By replacing solitude with technology, one also loses the capacity to form real attachments with people, says Sherry Turkle

Sherry Turkle, an MIT professor of Psychology, delivers her TED talk on the dangers of technology. This is her second talk; the first, delivered in 1996, found her excited about using technology to improve our quality of life.

Now she cautions, “Over the past 15 years, I’ve studied technologies of mobile communication, and what I’ve found is that our little devices in our pockets are so psychologically powerful that they don’t only change what we do, they change who we are. Some of the things we do now with our devices are things that, only a few years ago, we would have found odd or disturbing,” says Turkle as she shows shots of how we are “texting” all the time.

“We are getting used to a new way of being alone together. People want to be with each other but also elsewhere, connected to all the different places they want to be in, because the thing that matters most to them is control over where they put their attention. They only pay attention to the bits that interest them but that way you can end up hiding from each other, even while we’re constantly connected.” And here Turkle makes an important point. She says people prefer to write because they are then able to put themselves always in the Goldilocks zone — they can have people at a distance at which they can control.

A conversation takes place in real time and so you cannot control what you’re going to say. “So, the bottom line is texting, email, posting, all of these let us present the self we want to be. We get to edit and that means we get to delete, retouch… not too little, not too much, just right. Human relationships are rich and messy. We clean them up with technology,” says Turkle. This way, she says, we are sacrificing conversation for connection. “We use conversations with each other to learn how to have conversations with ourselves. So a flight from conversation can really matter because it can compromise our capacity for self-reflection. For kids growing up, that skill is the bedrock of development.”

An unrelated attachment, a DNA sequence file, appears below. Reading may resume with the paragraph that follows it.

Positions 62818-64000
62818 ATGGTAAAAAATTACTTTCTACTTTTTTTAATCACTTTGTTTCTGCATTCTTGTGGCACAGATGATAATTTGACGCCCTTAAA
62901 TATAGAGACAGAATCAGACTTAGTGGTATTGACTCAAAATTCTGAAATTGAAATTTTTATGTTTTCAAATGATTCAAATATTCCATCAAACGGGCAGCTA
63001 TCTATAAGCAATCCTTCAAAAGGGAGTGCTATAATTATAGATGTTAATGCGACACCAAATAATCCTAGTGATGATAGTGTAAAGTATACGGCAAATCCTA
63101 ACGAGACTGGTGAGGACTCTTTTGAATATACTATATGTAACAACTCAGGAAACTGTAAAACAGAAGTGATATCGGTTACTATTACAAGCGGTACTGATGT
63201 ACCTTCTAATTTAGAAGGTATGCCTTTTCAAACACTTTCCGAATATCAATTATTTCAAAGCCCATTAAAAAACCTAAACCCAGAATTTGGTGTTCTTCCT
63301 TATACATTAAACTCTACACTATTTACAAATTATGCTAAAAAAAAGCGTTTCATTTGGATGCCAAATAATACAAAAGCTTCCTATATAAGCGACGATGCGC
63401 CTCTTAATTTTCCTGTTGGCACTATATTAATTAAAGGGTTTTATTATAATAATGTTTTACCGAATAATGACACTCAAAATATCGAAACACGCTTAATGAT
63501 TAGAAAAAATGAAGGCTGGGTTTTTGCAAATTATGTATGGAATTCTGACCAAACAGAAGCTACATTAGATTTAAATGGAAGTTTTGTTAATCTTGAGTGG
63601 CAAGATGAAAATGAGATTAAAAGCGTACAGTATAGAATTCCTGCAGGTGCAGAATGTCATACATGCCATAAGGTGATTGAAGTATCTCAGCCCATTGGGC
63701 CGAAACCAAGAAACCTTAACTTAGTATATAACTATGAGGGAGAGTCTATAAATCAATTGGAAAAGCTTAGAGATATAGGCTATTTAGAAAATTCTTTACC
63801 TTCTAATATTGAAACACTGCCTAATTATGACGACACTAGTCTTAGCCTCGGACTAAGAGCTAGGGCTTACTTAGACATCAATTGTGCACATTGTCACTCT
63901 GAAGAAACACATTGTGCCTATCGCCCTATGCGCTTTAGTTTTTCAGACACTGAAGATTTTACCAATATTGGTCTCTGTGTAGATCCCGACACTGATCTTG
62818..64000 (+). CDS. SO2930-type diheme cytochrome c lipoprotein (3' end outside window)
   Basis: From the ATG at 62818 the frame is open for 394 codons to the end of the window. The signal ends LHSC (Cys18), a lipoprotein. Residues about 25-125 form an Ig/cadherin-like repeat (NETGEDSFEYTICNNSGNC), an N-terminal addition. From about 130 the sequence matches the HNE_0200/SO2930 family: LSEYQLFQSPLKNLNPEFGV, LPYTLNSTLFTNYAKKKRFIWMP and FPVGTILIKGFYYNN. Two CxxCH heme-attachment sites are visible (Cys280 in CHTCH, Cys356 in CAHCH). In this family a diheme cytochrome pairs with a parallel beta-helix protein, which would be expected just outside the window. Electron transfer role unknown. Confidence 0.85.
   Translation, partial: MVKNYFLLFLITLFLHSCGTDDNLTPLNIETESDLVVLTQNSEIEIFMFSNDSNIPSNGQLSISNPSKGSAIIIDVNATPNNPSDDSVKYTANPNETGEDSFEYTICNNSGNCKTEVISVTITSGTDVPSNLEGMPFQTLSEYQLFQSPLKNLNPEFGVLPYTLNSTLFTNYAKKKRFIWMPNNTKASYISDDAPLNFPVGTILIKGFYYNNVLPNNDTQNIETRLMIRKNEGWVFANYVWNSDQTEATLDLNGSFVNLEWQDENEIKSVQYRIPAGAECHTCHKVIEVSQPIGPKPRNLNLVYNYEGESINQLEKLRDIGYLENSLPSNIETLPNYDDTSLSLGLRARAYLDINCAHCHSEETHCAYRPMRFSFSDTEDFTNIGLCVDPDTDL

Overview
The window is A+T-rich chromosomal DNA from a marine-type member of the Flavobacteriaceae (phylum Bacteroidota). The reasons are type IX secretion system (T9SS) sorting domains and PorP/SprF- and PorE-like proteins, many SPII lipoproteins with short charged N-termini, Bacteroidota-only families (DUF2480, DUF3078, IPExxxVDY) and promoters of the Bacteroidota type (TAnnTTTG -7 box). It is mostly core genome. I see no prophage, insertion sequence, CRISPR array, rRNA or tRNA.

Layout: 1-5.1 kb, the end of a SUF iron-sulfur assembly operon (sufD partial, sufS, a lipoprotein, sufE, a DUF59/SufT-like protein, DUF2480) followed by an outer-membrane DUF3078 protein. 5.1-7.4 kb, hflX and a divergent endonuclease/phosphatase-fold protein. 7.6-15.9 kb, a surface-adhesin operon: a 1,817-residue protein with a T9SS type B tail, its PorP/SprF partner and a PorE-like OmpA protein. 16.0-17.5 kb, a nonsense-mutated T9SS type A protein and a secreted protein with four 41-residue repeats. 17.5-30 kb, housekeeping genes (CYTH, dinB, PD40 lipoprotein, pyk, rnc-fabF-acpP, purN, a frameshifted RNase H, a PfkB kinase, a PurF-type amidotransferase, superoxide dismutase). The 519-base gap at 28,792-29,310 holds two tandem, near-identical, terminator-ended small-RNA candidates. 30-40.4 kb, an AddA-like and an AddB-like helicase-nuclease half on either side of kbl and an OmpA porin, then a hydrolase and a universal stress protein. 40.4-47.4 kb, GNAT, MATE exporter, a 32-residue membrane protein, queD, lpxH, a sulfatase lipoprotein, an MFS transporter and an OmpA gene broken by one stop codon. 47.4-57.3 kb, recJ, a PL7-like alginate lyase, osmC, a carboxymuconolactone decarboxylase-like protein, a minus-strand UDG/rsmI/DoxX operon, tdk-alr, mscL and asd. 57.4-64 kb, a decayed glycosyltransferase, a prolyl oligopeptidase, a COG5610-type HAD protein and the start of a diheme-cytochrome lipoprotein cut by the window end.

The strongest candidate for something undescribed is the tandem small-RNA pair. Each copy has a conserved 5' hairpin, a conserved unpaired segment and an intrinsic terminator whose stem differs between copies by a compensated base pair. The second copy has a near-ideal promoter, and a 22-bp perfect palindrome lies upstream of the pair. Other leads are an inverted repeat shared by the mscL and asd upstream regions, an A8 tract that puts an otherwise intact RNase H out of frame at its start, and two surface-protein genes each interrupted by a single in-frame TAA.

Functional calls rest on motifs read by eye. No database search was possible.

Turkle talks about how they used a robot to comfort an old lady who had lost a child. She found the old woman pouring her heart out and the robot responding very well, what we would call pretend empathy if it came from humans. “What have we come to?” asks Turkle. “Those phones are changing our minds and hearts because they are gratifying three of our fantasies. One, we can pour our attention wherever we want it to be. Two, that we will always be heard. And, three, that we will never be alone. And that third idea is central to changing our psyches. And when people are alone even at traffic points, they panic and reach out for a device. We use technology to define ourselves by sharing our thoughts even as we are having them. The problem with this ‘I share therefore I am’ regime is that we almost don’t feel ourselves. We connect more and more but that way set ourselves up for being more isolated — you get isolated if you don’t cultivate the capacity for solitude, the ability to be separate, to gather yourself. Solitude is where you find yourself so that you can reach out to other people and form real attachments. When we don’t have the capacity for solitude, we turn to other people in order to feel alive. We’re not able to appreciate who they are.”

Turkle has some solutions too: Think of solitude as a good thing and start making room for it. Create sacred spaces at home and reclaim them for conversation. Do the same at work. Learn to listen to each other. Technology is making a bid to redefine human connections. Recognise your vulnerability and spend the evening at a pub and not social network,” says Turkle, making a case for building relationships and not just making connections..

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